Samis and Michaelson found that professionals trapped in departmental silos struggled to communicate and to work together in newly formed cross-departmental teams. One such team existed at the Columbus Museum of Art from 2008 to 2010. Merilee Mostov, at the time Chief Engagement Officer, led Connecting Art to People, its meetings “designed to foster provoking conversations about the visitor experience, including curatorial, development, administrative, marketing, visitor services, and education staff.” This team pushed themselves and their own boundaries to create the visitor-centered experiences seen at the Columbus Museum of Art today. Writing of the experience in an issue of the Journal of Museum Education, former curator Catherine Evans said, “Armed with statistics concerning “museum fatigue” and how little time visitors spend in intense looking, we aimed to deepen the visitor experience. We introduced comfortable seating throughout the installation. This seemingly common-sense idea came only after attending a CAP (Connecting Art and People) meeting during which Merilee [Mostov] refused to allow us to sit. We expect to be comfortable while thinking and learning—why would we not allow for our visitors to experience the same comfort if we expect the same from them?” While I was not on staff at the Columbus Museum of Art at the time of these meetings, I can see the results every day in the galleries. Documented well in Creating the Visitor-Centered Museum, the CMA galleries are full of connectors, “any strategy that connects people to the art, besides the art itself. … They are the hooks that give velcro to a specific work and make it stick.” The authors even mention our team of gallery associates, speaking briefly in a note of “staff members trained to engage with visitors about the exhibitions.”
I love that our team gets this shoutout in Creating the Visitor-Centered Museum, a book that does an excellent job exploring the possibilities for visitor-centeredness in museums. Using interviews and photos from their in-person explorations of museums, Samis and Michaelson have written a book that advocates strongly for visitor-centeredness in museums, while making it clear that there is no one right way to approach the challenge. Its format makes the book an easy read, with each chapter being concluded with a list of key takeaways, summing up the lessons of the chapter. Its strengths and merits aside, Creating the Visitor-Centered Museum has a main flaw from my perspective. In interviewing staff, the authors chose director, curators, and other influential staff. While I understand this decision, I feel the book is lacking the perspective of frontline staff, the professionals who spend every day directly engaging with visitors. As Columbus Museum of Art executive director Nannette Maciejunes wrote in her article for the Journal of Museum Education, “We quickly discovered that saying you are visitor-centered is far easier than actually doing it.” So why not ask the staff who spend every day actually doing it?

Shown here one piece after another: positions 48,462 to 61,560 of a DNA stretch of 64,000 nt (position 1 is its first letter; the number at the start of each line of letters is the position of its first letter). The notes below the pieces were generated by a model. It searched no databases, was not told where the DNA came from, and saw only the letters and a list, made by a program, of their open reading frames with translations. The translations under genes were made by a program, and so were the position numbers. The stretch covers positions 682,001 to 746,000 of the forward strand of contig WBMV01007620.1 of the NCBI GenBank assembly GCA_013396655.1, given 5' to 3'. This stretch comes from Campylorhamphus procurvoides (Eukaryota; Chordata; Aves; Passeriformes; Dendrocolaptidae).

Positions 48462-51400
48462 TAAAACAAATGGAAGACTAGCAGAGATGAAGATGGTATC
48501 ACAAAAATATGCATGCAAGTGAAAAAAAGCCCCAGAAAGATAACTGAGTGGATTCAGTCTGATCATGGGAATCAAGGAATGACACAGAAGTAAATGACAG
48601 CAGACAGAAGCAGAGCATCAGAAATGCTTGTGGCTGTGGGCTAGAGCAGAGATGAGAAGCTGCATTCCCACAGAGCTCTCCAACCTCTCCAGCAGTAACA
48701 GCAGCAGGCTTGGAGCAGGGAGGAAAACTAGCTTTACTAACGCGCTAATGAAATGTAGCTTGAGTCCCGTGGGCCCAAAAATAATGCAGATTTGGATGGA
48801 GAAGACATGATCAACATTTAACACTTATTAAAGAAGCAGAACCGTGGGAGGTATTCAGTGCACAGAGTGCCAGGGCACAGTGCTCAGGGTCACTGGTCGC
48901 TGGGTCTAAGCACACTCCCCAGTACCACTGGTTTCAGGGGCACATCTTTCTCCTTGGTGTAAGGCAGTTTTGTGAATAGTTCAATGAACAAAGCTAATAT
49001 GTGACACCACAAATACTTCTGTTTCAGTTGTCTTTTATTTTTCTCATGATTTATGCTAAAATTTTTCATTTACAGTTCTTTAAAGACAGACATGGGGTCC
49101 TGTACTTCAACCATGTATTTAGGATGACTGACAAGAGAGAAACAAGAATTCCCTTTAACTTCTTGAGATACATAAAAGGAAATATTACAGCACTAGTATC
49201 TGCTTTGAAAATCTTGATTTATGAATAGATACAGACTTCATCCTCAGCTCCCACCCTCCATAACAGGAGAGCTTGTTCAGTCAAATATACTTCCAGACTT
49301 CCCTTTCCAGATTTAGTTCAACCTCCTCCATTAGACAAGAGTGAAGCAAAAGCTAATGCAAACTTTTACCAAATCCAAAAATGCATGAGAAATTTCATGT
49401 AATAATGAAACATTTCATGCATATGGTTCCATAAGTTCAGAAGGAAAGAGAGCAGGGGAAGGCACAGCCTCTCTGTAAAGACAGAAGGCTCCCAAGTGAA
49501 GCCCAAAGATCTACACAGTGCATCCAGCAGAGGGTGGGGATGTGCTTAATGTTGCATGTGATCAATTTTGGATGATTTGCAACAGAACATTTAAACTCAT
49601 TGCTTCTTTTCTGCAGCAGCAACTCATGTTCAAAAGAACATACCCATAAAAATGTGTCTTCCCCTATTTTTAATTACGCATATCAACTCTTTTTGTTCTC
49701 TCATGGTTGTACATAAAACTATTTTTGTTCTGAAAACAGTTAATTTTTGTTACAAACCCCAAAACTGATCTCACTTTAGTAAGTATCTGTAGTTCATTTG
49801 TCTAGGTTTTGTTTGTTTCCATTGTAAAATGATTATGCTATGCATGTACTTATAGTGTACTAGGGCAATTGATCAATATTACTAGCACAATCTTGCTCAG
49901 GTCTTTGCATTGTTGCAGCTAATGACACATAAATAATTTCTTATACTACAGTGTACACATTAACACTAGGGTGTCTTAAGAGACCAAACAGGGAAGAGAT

Evans, Catherine. “The Impact of the Participatory, Visitor-Centered Model on Curatorial Practice.” Journal of Museum Education 39, no. 2 (July 2014): 152-161.
Falk, John H. Identity and the Museum Visitor Experience. London: Routledge, 2016.
Maciejunes, Nannette V. “The Director’s Perspective: A Changing Paradigm.” Journal of Museum Education 39, no. 2 (July 2014): 132-138.
Mostov, Merilee. “Making Space for Experimentation, Collaboration, and Play: Re-imagining the Drop-in Visitor Experience.” Journal of Museum Education 39, no. 2 (July 2014): 162-174.
Samis, Peter, and Mimi Michaelson. Creating the Visitor-Centered Museum. New York: Routledge, 2017.